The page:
Rep. Darrell Issa led a hearing today on reducing federal restrictions on the height of buildings in Washington, D.C., the first in decades on the subject.
It was the latest move from the California Republican to support giving the District more authority, making him one of its strongest and most unlikely allies in Congress.
The D.C.-focused Oversight and Government Reform Committee, which Issa chairs, explored revisions to the Height Act, the century-old law that governs the scale of buildings throughout the District.
Issa suggested it should be possible allow some buildings to grow taller while still maintaining the unique, low skyline D.C. is famous for, with all its monuments and historic structures.
In business areas, building heights are mostly limited to the width of the adjacent street plus 20 feet. There is also a general height limit of 130 feet, extended to 160 feet along parts of Pennsylvania Avenue.
But instead of Congress establishing the blueprint for implementing new Height Act strictures and imposing that on the city, Issa suggested Congress amend the Height Act to give local leaders, in consultation with their constituents, the necessary leeway to give exceptions to the law if they chose to do so.
“Should we empower the city to answer some of those questions [about the Height Act] itself and would they appreciate the opportunity, even if they decide not to use the amendment to the Height Act?” Issa asked.
D.C. Del. Eleanor Holmes Norton (D) expressed her appreciation for Issa’s suggestion in a statement released after the hearing.
“The chairman’s comments today indicated another breakthrough with his willingness to consider greater authority for the city under the Height Act,” she said. “Such a change would simply acknowledge that in hometown D.C., local officials would be best able to make changes, if needed.”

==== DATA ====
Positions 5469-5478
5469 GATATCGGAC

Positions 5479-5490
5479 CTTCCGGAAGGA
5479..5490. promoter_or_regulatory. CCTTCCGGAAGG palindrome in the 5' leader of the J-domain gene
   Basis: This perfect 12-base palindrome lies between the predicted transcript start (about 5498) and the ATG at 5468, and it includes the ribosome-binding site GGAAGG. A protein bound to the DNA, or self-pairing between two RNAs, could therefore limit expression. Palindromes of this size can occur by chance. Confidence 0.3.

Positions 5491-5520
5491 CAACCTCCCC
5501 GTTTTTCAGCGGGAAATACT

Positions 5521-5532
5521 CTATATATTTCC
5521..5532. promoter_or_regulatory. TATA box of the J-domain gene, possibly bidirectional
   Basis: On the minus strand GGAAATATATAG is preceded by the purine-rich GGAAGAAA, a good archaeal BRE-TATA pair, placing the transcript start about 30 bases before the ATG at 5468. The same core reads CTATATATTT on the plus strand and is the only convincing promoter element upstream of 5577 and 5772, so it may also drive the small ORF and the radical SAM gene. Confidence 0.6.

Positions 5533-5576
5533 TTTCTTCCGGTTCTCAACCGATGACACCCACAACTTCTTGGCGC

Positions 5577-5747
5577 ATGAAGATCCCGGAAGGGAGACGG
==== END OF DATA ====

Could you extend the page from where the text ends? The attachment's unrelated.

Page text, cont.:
D.C. Building Industry Association Counsel Christopher Collins, D.C. Office of Planning Director Harriet Tregoning, architect and Washington Post columnist Roger Lewis, National Capital Planning Commission Executive Director Marcel Acosta and D.C. Chief Financial Officer Natwar Gandhi all testified in favor of increased flexibility in building in accordance to the Height Act, saying there were ways to build higher without imposing on the monumental core or detracting from the city’s unique look.
As an example, some argued the Height Act could be changed to allow “mechanical penthouses” — the top floors of buildings that house mechanical equipment — to be inhabited by people. The law currently allows buildings to rise above the height limit to accommodate such penthouses but bars them from human habitation.
“Allowing habitable space in a roof structure in addition to the normal roof top machinery, while retaining the current roof structure setback requirement, would allow a wide variety of uses, such as restaurants and lounges, health clubs, community rooms and enclosed swimming pools as well as other residential and non-residential uses,” Collins said of the economic benefits of amending the Height Act in such a way.